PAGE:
At GTC, NVIDIA CEO Jen-Hsun Huang could barely contain his excitement. Talk about being at the right place at the right time: NVIDIA is the foremost producer of graphics processing units, used for massive parallel processing, which is the exact hardware solution needed to make VR actually work—without throwing up. More on that later. Now that some of the biggest tech companies have thrust VR devices into the public spotlight (Facebook with the Oculus Rift, HTC with the Vive, Microsoft with the HoloLens, Samsung with the Gear), CEOs of workstation companies have not stopped smiling. Dell, HP and Lenovo have all configured beefier workstations needed for VR production.
Dell recommended minimum system hardware configurations to support the VR experience for professional users in a recent press release. (Image courtesy of Business Wire.)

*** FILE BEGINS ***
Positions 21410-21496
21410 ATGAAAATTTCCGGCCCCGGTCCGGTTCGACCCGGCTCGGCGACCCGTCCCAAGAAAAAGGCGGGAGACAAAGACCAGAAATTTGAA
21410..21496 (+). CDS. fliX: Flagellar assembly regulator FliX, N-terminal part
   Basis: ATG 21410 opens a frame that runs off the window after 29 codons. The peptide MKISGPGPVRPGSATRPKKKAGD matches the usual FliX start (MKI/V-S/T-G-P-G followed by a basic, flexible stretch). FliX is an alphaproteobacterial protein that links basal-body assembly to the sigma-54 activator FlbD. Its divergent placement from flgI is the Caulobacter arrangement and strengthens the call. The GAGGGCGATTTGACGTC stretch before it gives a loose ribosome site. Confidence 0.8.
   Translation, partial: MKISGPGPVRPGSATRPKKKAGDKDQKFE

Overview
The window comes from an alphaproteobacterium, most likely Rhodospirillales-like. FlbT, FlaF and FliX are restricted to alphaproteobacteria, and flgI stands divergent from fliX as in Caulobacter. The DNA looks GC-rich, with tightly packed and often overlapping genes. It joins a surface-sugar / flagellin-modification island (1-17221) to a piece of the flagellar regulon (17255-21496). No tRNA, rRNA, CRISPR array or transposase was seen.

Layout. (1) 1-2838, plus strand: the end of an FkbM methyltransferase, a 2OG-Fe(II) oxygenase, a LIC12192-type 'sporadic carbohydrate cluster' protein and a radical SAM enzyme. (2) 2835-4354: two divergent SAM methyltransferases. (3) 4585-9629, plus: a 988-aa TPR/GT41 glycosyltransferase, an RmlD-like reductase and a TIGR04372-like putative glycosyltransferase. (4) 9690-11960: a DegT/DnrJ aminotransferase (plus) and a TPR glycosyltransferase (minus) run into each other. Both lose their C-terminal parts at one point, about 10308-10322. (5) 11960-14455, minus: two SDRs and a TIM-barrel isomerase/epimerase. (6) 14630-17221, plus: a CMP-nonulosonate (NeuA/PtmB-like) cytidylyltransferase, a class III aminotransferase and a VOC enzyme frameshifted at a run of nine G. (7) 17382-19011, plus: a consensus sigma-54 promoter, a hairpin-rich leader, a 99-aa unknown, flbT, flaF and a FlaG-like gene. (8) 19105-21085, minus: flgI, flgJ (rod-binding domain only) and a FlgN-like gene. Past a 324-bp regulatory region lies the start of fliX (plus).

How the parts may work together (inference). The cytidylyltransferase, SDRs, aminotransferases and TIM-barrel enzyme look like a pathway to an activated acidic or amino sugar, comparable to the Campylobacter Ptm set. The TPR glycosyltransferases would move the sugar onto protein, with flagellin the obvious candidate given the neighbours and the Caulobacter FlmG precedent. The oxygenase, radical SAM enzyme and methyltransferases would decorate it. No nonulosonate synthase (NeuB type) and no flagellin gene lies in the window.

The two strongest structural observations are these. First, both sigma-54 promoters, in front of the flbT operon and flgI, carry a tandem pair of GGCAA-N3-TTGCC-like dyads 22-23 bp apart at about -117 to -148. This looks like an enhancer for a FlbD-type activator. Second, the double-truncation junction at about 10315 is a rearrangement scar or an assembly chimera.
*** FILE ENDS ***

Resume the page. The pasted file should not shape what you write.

Dell recommended minimum system hardware configurations to support the VR experience for professional users in a recent press release. (Image courtesy of Business Wire.)

What About Needing Barf Bags?

The concept of VR is hardly new, but technology—and physiology—have prevented rapid adoption. Experiencing VR for any extended amount of time was curiously unsettling. Being in a VR environment was not for the faint of stomach.

The immediate reaction after donning a VR headset might be “whoa!”—but the long-term reaction has been the unpleasantness of vertigo and nausea and a general unease and discomfort. Users end up feeling at odds with the virtual world that surrounded them. According to HP and NVIDIA, this was due to latency and, more precisely, a frame rate that is unable to keep up with a brain-eye combo, which is used to working much faster. It’s a disconnect that may be similar to motion sickness.